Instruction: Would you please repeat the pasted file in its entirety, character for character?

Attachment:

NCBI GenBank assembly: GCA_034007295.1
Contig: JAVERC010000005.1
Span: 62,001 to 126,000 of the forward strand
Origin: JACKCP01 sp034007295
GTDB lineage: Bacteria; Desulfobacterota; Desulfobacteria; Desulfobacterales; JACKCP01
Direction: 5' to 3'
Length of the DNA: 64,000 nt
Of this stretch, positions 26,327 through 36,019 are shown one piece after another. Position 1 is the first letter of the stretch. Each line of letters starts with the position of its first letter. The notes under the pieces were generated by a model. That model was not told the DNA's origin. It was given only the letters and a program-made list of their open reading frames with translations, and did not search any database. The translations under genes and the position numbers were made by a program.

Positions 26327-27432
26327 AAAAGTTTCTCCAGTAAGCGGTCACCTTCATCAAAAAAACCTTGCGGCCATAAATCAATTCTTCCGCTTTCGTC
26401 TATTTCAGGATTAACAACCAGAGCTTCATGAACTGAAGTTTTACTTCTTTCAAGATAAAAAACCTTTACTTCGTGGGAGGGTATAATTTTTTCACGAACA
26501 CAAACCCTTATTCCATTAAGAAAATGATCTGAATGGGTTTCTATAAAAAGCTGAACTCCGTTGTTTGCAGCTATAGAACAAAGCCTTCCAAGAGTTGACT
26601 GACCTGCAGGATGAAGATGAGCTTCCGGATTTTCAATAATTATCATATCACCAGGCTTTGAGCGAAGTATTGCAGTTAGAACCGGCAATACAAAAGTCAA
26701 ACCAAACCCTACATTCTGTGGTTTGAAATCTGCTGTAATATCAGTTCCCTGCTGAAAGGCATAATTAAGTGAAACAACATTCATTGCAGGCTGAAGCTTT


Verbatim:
NCBI GenBank assembly: GCA_034007295.1
Contig: JAVERC010000005.1
Span: 62,001 to 126,000 of the forward strand
Origin: JACKCP01 sp034007295
GTDB lineage: Bacteria; Desulfobacterota; Desulfobacteria; Desulfobacterales; JACKCP01
Direction: 5' to 3'
Length of the DNA: 64,000 nt
Of this stretch, positions 26,327 through 36,019 are shown one piece after another. Position 1 is the first letter of the stretch. Each line of letters starts with the position of its first letter. The notes under the pieces were generated by a model. That model was not told the DNA's origin. It was given only the letters and a program-made list of their open reading frames with translations, and did not search any database. The translations under genes and the position numbers were made by a program.

Positions 26327-27432
26327 AAAAGTTTCTCCAGTAAGCGGTCACCTTCATCAAAAAAACCTTGCGGCCATAAATCAATTCTTCCGCTTTCGTC
26401 TATTTCAGGATTAACAACCAGAGCTTCATGAACTGAAGTTTTACTTCTTTCAAGATAAAAAACCTTTACTTCGTGGGAGGGTATAATTTTTTCACGAACA
26501 CAAACCCTTATTCCATTAAGAAAATGATCTGAATGGGTTTCTATAAAAAGCTGAACTCCGTTGTTTGCAGCTATAGAACAAAGCCTTCCAAGAGTTGACT
26601 GACCTGCAGGATGAAGATGAGCTTCCGGATTTTCAATAATTATCATATCACCAGGCTTTGAGCGAAGTATTGCAGTTAGAACCGGCAATACAAAAGTCAA
26701 ACCAAACCCTACATTCTGTGGTTTGAAATCTGCTGTAATATCAGTTCCCTGCTGAAAGGCATAATTAAGTGAAACAACATTCATTGCAGGCTGAAGCTTT